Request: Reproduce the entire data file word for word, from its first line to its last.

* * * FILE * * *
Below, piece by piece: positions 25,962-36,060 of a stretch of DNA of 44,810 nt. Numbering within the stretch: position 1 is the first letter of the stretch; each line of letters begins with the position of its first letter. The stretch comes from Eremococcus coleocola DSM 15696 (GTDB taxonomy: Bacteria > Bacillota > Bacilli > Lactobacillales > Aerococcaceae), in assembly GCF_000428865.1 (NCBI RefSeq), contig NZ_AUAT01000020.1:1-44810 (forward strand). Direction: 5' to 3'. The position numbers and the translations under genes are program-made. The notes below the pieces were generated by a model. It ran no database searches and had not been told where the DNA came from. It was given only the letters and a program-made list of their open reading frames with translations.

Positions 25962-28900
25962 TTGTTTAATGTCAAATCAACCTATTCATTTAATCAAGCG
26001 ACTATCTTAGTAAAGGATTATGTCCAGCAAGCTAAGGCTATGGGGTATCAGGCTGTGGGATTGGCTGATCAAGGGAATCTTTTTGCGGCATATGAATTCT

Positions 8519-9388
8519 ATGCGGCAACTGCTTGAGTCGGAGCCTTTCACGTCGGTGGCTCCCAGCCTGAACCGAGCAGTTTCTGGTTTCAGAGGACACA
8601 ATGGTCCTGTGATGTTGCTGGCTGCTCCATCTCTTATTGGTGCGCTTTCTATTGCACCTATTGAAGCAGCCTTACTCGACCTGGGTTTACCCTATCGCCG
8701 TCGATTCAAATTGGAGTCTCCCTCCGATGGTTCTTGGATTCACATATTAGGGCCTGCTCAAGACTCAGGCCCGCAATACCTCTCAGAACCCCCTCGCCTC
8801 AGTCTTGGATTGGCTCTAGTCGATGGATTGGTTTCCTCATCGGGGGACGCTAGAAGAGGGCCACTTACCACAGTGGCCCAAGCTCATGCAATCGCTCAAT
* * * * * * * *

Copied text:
Below, piece by piece: positions 25,962-36,060 of a stretch of DNA of 44,810 nt. Numbering within the stretch: position 1 is the first letter of the stretch; each line of letters begins with the position of its first letter. The stretch comes from Eremococcus coleocola DSM 15696 (GTDB taxonomy: Bacteria > Bacillota > Bacilli > Lactobacillales > Aerococcaceae), in assembly GCF_000428865.1 (NCBI RefSeq), contig NZ_AUAT01000020.1:1-44810 (forward strand). Direction: 5' to 3'. The position numbers and the translations under genes are program-made. The notes below the pieces were generated by a model. It ran no database searches and had not been told where the DNA came from. It was given only the letters and a program-made list of their open reading frames with translations.

Positions 25962-28900
25962 TTGTTTAATGTCAAATCAACCTATTCATTTAATCAAGCG
26001 ACTATCTTAGTAAAGGATTATGTCCAGCAAGCTAAGGCTATGGGGTATCAGGCTGTGGGATTGGCTGATCAAGGGAATCTTTTTGCGGCATATGAATTCT

Positions 8519-9388
8519 ATGCGGCAACTGCTTGAGTCGGAGCCTTTCACGTCGGTGGCTCCCAGCCTGAACCGAGCAGTTTCTGGTTTCAGAGGACACA
8601 ATGGTCCTGTGATGTTGCTGGCTGCTCCATCTCTTATTGGTGCGCTTTCTATTGCACCTATTGAAGCAGCCTTACTCGACCTGGGTTTACCCTATCGCCG
8701 TCGATTCAAATTGGAGTCTCCCTCCGATGGTTCTTGGATTCACATATTAGGGCCTGCTCAAGACTCAGGCCCGCAATACCTCTCAGAACCCCCTCGCCTC
8801 AGTCTTGGATTGGCTCTAGTCGATGGATTGGTTTCCTCATCGGGGGACGCTAGAAGAGGGCCACTTACCACAGTGGCCCAAGCTCATGCAATCGCTCAAT